George Brett: Moustakas isn’t the Royals’ first young, struggling third baseman

The young third baseman, lugging a paltry batting average at the All-Star break in his first full major-league season, felt lost and dejected.

Then George Brett and his hitting coach Charlie Lau put together a plan, one that included mechanical adjustments and fundamentals but emphasized the mental approach.

The result was a rally that lifted Brett’s final average in 1974 to .282, got him to third in the American League Rookie of the Year voting and paved the way to a Hall of Fame career.

If Brett had any suggestion for the Royals’ current young third baseman, Mike Moustakas, who’s in his second full big-league season and lugging a .178 average into Monday’s game at Houston, it would be to start where it did with him, above the shoulders.

“We all know what he’s capable of doing,” said Brett on Monday before teeing off at the Joe McGuff ALS Golf Classic at the Nicklaus Golf Club at LionsGate in Overland Park. “But I just think he has to relax, see the ball and hit it. Breathe, smile, have fun. The game’s no fun when you’re on a one for (34).”

A one-for-34 skid has plunged Moustakas’ batting average 42 points in the past 1 ½ weeks.

Brett said he used to create fun when things weren’t going well.

“Force fun, I used to call it,” Brett said. “Sometimes when I was looking for my swing, I’d say nobody is going to have more fun than me. Like, I’d be the first one in the dugout for nine innings. Next thing you know, you get two hits in a game.”

And fun no longer had to be forced, which was the case for most of Brett’s 21 seasons, which produced 3,154 hits and a .305 career average.

But the career didn’t get off to a promising start.

Two games into June 1974, Brett’s average had slipped to .205, and by the All-Star break, it remained an uninspiring .237. Lau worked with Brett through the break and together they shaped Brett’s swing and mentality.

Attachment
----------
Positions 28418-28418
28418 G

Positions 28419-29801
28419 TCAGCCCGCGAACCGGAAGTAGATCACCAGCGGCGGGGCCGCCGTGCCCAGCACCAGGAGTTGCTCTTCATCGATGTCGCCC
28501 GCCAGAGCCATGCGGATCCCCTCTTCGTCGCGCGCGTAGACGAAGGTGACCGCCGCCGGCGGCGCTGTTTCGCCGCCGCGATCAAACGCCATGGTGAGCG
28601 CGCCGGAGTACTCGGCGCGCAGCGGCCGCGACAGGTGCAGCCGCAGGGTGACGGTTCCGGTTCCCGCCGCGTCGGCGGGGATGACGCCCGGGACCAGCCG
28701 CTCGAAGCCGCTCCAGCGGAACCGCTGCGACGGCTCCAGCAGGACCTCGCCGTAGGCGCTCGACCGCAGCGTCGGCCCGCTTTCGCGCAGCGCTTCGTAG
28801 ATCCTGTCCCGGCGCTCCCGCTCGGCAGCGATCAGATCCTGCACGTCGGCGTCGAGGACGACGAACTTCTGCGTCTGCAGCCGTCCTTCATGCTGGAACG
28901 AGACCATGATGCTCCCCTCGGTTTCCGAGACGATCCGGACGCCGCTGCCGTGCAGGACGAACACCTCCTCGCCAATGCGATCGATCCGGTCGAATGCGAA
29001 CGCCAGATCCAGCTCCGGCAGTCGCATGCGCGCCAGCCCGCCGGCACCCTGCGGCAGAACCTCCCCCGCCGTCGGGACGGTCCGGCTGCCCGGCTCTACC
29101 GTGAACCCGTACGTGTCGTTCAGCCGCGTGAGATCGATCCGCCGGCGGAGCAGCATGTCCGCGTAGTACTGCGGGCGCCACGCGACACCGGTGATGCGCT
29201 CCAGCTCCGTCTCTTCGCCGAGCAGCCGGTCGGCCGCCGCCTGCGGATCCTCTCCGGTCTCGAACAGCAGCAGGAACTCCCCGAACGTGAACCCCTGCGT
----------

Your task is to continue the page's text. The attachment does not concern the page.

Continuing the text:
Lau told Brett he saw a hitter, but adjustments were needed, and the pair set a goal — boost the average to. 250. A few weeks later, Brett finally made it.

“The day I got to .250, I came back to the dugout, and Charlie said, ‘So? Now, it’s .260,’” Brett said.

The days became routine. Extra hitting every day, 3 p.m. on the road, 4 p.m. at home, 10 to 15 minutes in the cage.

“Just to maintain,” Brett said. “So when I went into a game all I had to do was think about seeing the ball and hitting it. I didn’t have time to think about my mechanics.

“Sometimes, your brain can do only one thing at a time. If you’re thinking about your mechanics and somebody’s throwing a fastball at you 95 miles per hour, you ain’t going to see it if you’re worried about your mechanics. Your reaction is going to be a little slow.”

Brett said he discussed a similar approach with Royals hitters during spring training. Spend cage time on fundamentals. Get in soft toss and hitting off the tee. But free the mind once you step into the batter’s box.

In the second half of the 1974 season, Brett hit .317, including a .352 clip in August.

He was chasing .300 for the season but lost about 10 points on his average in the final few games.

Still, everything had changed. The next season, he led the league in hits (195) and triples (13) and in 1976 won the first of his three batting titles.

“I got to the point in baseball where I knew what a good swing felt like,” Brett said.

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